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    Content Assessment: A Safe Space? EDPB and EDPS Adopt Joint Opinion on European Health Data Space Proposal

    Information - 91%
    Insight - 90%
    Relevance - 88%
    Objectivity - 92%
    Authority - 95%

    91%

    Excellent

    A short percentage-based assessment of the qualitative benefit of the recent announcement and proposal from the EDPB and EDPS highlighting health data protection.

    Editor’s Note: The European Data Protection Board (EDPB) is an independent European body, which contributes to the consistent application of data protection rules throughout the European Union, and promotes cooperation between the EU’s data protection authorities. The EDPB is established by the General Data Protection Regulation (GDPR) and is based in Brussels. The European Data Protection Supervisor (EDPS) is the independent supervisory authority with responsibility for monitoring the processing of personal data by the EU institutions and bodies, advising on policies and legislation that affect privacy and cooperating with similar authorities to ensure consistent data protection. The EDPB mission is also to raise awareness on risks and protect people’s rights and freedoms when their personal data is processed. Both the EDPB and the EDPS recently jointly announced the adoption of their Joint Opinion on the European Commission’s Proposal for the European Health Data Space (EHDS). Shared with permission,* the announcement and a copy of the recently adopted proposal may be useful for cybersecurity, information governance, and legal discovery professionals in the eDiscovery ecosystem dealing with sensitive health data.


    Announcement*

    European Health Data Space Must Ensure Strong Protection for Electronic Health Data

    EDPB and EDPS

    The European Data Protection Board (EDPB) and the European Data Protection Supervisor (EDPS) have adopted their Joint Opinion on the European Commission’s Proposal for the European Health Data Space (EHDS). The Proposal aims to facilitate the creation of a European Health Union and to enable the EU to make full use of the potential offered by a safe and secure exchange, use and reuse of health data.

    The EDPB and the EDPS welcome the idea of strengthening the control of individuals over their personal health data. However, they draw the co-legislators’ attention to a number of overarching concerns and urge them to take decisive action. In particular, the EDPB and the EDPS acknowledge that Chapter IV of the Proposal, which aims to facilitate the secondary use of electronic health data, may generate benefits for the public good. At the same time, the EDPB and the EPDS consider that these further processing activities are not without risks for the rights and freedoms of individuals.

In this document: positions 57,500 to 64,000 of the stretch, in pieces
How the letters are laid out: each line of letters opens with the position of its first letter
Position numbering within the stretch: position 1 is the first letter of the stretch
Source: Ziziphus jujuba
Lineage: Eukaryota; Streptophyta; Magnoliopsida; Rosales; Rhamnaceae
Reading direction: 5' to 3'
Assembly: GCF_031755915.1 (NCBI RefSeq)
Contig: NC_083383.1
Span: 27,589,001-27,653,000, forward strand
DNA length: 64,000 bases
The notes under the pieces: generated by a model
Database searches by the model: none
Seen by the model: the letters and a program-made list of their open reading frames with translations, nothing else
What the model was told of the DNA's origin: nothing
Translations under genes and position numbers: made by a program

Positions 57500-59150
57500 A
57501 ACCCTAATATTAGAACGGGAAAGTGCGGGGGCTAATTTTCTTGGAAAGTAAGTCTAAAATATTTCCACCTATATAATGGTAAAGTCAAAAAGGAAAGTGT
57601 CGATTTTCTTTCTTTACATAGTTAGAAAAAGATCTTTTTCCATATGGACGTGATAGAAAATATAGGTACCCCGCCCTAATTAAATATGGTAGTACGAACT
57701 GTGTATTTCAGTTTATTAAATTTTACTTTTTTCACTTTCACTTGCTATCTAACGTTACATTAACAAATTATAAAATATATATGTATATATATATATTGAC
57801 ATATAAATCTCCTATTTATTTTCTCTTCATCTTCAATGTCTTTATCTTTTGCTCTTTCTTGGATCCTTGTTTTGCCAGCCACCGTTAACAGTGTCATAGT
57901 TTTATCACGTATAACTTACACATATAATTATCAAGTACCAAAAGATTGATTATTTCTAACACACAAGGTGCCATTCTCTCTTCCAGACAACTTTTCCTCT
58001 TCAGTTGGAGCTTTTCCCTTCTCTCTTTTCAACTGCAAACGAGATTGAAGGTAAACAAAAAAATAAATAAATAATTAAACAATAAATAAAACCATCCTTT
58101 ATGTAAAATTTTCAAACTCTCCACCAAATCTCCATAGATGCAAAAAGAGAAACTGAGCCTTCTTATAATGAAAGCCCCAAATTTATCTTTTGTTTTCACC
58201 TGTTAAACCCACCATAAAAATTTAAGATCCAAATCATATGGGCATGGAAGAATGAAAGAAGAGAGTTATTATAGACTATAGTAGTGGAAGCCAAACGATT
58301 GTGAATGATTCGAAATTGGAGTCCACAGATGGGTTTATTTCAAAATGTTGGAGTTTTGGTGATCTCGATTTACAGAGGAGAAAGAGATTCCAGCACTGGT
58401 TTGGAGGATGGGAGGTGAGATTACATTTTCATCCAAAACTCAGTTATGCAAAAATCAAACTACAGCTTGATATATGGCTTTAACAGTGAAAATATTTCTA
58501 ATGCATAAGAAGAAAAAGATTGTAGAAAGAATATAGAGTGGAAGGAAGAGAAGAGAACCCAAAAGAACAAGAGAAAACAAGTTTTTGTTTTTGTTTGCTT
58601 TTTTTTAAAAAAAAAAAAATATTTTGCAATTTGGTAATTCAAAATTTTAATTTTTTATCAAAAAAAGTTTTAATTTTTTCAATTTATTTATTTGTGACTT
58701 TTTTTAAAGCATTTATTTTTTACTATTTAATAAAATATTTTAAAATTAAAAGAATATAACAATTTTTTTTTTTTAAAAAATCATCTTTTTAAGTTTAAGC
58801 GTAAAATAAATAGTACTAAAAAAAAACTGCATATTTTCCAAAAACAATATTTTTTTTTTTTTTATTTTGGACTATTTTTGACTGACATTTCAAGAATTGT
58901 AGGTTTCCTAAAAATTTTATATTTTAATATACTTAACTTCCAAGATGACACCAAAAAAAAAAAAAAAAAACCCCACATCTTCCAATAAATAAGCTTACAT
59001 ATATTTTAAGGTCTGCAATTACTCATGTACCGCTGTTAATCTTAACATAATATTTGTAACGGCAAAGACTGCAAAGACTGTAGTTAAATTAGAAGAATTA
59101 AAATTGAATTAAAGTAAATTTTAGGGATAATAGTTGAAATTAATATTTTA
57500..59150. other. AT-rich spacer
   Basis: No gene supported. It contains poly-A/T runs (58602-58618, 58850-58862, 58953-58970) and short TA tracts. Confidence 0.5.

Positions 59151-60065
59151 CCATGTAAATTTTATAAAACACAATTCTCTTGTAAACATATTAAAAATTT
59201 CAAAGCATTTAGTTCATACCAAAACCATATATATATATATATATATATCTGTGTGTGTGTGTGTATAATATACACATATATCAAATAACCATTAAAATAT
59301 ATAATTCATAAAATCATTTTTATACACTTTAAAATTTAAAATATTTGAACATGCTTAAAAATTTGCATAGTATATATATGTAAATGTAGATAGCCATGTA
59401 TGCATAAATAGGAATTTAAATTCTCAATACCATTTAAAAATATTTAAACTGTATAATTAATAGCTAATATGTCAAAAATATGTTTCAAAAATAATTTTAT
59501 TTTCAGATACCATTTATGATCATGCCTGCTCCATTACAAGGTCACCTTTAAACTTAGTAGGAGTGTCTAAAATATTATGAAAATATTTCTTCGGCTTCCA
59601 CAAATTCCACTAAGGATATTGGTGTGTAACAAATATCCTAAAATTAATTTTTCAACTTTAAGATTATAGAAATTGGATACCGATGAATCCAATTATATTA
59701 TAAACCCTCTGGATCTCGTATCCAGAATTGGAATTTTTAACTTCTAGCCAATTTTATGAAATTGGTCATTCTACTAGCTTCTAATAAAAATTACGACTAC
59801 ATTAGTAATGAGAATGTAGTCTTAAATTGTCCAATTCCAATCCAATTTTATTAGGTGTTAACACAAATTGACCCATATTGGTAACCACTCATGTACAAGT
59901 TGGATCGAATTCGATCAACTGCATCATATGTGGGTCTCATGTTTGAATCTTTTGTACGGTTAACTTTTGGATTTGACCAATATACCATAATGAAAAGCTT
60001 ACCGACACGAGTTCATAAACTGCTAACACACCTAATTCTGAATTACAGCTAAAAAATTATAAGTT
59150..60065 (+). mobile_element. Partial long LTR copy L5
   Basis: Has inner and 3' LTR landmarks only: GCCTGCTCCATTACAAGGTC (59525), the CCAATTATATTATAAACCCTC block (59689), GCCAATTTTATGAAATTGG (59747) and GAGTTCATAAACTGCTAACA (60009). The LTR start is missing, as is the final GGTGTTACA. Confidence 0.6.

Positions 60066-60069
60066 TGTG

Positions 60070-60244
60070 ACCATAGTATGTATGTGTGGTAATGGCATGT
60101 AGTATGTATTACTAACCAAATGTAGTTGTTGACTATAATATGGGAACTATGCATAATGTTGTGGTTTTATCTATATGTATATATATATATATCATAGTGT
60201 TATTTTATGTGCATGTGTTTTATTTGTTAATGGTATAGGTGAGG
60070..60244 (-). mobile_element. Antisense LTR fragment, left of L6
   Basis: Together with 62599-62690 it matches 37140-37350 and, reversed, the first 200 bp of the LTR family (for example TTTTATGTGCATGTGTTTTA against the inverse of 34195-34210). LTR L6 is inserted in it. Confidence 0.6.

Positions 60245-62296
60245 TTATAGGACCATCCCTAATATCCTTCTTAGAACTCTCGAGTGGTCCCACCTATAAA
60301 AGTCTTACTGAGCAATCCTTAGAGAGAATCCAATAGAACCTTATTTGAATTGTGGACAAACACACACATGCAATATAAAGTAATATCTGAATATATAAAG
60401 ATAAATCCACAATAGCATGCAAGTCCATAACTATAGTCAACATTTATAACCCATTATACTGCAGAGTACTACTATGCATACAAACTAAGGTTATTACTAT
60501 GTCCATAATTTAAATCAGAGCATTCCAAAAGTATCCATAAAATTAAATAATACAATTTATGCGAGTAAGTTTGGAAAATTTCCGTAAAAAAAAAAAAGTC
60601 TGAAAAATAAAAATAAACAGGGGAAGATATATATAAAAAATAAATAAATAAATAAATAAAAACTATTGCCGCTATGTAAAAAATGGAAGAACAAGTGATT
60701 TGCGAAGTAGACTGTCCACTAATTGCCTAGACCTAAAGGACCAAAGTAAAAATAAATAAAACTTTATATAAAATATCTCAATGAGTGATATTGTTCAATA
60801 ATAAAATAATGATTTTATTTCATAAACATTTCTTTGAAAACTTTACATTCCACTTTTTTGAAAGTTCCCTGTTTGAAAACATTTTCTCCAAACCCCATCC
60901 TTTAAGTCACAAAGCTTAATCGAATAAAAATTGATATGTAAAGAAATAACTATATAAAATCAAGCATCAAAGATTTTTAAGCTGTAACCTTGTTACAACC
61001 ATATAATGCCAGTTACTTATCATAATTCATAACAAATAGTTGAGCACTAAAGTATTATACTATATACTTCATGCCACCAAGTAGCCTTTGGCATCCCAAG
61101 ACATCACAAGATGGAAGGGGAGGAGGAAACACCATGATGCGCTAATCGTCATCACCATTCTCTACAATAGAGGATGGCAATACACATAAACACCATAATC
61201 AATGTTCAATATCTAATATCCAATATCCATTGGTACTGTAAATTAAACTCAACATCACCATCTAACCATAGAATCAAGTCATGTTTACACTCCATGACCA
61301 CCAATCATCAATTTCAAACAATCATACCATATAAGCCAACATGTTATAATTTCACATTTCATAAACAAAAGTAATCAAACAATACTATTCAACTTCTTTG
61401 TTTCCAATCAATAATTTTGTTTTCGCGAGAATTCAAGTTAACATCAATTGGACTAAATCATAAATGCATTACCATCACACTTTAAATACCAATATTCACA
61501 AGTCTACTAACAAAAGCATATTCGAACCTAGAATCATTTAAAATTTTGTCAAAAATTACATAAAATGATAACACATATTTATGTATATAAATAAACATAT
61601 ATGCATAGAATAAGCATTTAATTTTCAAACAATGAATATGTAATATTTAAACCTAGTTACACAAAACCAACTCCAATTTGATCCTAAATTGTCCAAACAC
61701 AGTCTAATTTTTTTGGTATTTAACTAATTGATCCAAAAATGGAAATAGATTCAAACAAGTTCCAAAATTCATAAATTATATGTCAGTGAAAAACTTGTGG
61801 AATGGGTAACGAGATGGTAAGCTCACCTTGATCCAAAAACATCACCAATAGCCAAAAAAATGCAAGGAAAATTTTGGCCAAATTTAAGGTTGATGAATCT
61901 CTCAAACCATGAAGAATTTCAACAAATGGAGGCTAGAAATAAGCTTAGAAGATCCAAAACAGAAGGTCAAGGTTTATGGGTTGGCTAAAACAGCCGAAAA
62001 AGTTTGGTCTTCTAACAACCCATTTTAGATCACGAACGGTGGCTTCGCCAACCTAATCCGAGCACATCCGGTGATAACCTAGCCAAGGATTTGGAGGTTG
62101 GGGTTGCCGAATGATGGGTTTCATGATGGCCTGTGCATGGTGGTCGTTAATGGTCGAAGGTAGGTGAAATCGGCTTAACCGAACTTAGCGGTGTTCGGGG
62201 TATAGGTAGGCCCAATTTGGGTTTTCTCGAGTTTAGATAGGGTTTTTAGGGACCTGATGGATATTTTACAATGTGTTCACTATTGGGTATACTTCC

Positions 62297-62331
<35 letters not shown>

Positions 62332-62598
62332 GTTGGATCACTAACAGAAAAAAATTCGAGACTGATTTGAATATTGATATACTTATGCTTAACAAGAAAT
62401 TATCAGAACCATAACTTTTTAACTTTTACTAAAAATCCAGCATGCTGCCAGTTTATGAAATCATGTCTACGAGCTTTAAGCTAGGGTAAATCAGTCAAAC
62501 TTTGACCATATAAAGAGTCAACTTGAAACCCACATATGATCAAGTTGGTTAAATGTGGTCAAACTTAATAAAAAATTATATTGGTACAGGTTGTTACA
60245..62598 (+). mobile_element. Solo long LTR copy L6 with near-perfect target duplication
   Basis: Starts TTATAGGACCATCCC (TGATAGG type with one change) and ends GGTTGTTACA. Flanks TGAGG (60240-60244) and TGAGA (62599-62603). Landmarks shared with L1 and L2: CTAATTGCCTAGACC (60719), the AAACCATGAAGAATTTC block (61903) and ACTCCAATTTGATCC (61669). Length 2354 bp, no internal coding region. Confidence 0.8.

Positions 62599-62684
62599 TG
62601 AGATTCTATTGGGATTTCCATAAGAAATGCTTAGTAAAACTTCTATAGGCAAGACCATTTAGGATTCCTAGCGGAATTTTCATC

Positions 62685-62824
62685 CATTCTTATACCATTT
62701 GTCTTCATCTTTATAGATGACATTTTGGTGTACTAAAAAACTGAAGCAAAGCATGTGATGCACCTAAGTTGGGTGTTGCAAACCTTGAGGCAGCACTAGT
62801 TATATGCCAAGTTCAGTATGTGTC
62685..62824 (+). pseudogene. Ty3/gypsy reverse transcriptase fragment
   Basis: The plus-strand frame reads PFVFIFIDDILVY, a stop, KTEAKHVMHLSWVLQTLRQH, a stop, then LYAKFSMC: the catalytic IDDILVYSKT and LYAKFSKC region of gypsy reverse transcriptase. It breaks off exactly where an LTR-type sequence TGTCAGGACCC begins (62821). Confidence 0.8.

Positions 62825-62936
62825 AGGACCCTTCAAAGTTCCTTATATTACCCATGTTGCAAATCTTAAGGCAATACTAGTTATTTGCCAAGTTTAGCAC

EDPB Chair Andrea Jelinek said: “The EU Health Data Space will involve the processing of large quantities of data which are of a highly sensitive nature. Therefore, it is of the utmost importance that the rights of the European Economic Area’s (EEA) individuals are by no means undermined by this Proposal. The description of the rights in the Proposal is not consistent with the GDPR and there is a substantial risk of legal uncertainty for individuals who may not be able to distinguish between the two types of rights. We strongly urge the Commission to clarify the interplay of the different rights between the Proposal and the GDPR.”

    EDPS Supervisor Wojciech Wiewiórowski said: “Health data generated by wellness applications and other digital health applications are not of the same quality as those generated by medical devicesMoreover, these applications generate an enormous amount of data, can be highly invasive and may reveal particularly sensitive information, such as religious orientation. Wellness applications and other digital health applications should therefore be excluded from being made available for secondary use.